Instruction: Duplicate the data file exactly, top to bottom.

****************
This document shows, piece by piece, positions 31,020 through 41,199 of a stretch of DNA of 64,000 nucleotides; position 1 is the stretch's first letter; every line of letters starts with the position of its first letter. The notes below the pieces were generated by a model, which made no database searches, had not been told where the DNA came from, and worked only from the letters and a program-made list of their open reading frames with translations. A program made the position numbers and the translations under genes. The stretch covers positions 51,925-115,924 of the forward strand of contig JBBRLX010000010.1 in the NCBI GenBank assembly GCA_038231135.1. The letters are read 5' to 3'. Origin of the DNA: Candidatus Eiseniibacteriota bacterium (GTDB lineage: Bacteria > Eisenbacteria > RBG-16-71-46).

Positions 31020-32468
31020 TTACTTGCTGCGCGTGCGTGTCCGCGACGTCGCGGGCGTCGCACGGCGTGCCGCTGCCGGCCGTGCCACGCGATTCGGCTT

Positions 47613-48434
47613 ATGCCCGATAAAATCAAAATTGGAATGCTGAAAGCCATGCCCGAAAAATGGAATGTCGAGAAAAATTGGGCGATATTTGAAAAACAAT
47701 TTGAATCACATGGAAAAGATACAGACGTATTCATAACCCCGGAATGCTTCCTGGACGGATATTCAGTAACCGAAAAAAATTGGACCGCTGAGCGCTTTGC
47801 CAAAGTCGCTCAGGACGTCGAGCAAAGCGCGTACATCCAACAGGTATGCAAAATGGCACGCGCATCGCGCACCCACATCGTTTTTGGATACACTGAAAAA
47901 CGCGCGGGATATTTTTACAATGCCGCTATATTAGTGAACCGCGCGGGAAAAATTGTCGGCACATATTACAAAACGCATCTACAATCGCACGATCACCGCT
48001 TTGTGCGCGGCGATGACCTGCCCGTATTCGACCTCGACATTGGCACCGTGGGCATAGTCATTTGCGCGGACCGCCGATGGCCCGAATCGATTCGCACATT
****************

This document shows, piece by piece, positions 31,020 through 41,199 of a stretch of DNA of 64,000 nucleotides; position 1 is the stretch's first letter; every line of letters starts with the position of its first letter. The notes below the pieces were generated by a model, which made no database searches, had not been told where the DNA came from, and worked only from the letters and a program-made list of their open reading frames with translations. A program made the position numbers and the translations under genes. The stretch covers positions 51,925-115,924 of the forward strand of contig JBBRLX010000010.1 in the NCBI GenBank assembly GCA_038231135.1. The letters are read 5' to 3'. Origin of the DNA: Candidatus Eiseniibacteriota bacterium (GTDB lineage: Bacteria > Eisenbacteria > RBG-16-71-46).

Positions 31020-32468
31020 TTACTTGCTGCGCGTGCGTGTCCGCGACGTCGCGGGCGTCGCACGGCGTGCCGCTGCCGGCCGTGCCACGCGATTCGGCTT

Positions 47613-48434
47613 ATGCCCGATAAAATCAAAATTGGAATGCTGAAAGCCATGCCCGAAAAATGGAATGTCGAGAAAAATTGGGCGATATTTGAAAAACAAT
47701 TTGAATCACATGGAAAAGATACAGACGTATTCATAACCCCGGAATGCTTCCTGGACGGATATTCAGTAACCGAAAAAAATTGGACCGCTGAGCGCTTTGC
47801 CAAAGTCGCTCAGGACGTCGAGCAAAGCGCGTACATCCAACAGGTATGCAAAATGGCACGCGCATCGCGCACCCACATCGTTTTTGGATACACTGAAAAA
47901 CGCGCGGGATATTTTTACAATGCCGCTATATTAGTGAACCGCGCGGGAAAAATTGTCGGCACATATTACAAAACGCATCTACAATCGCACGATCACCGCT
48001 TTGTGCGCGGCGATGACCTGCCCGTATTCGACCTCGACATTGGCACCGTGGGCATAGTCATTTGCGCGGACCGCCGATGGCCCGAATCGATTCGCACATT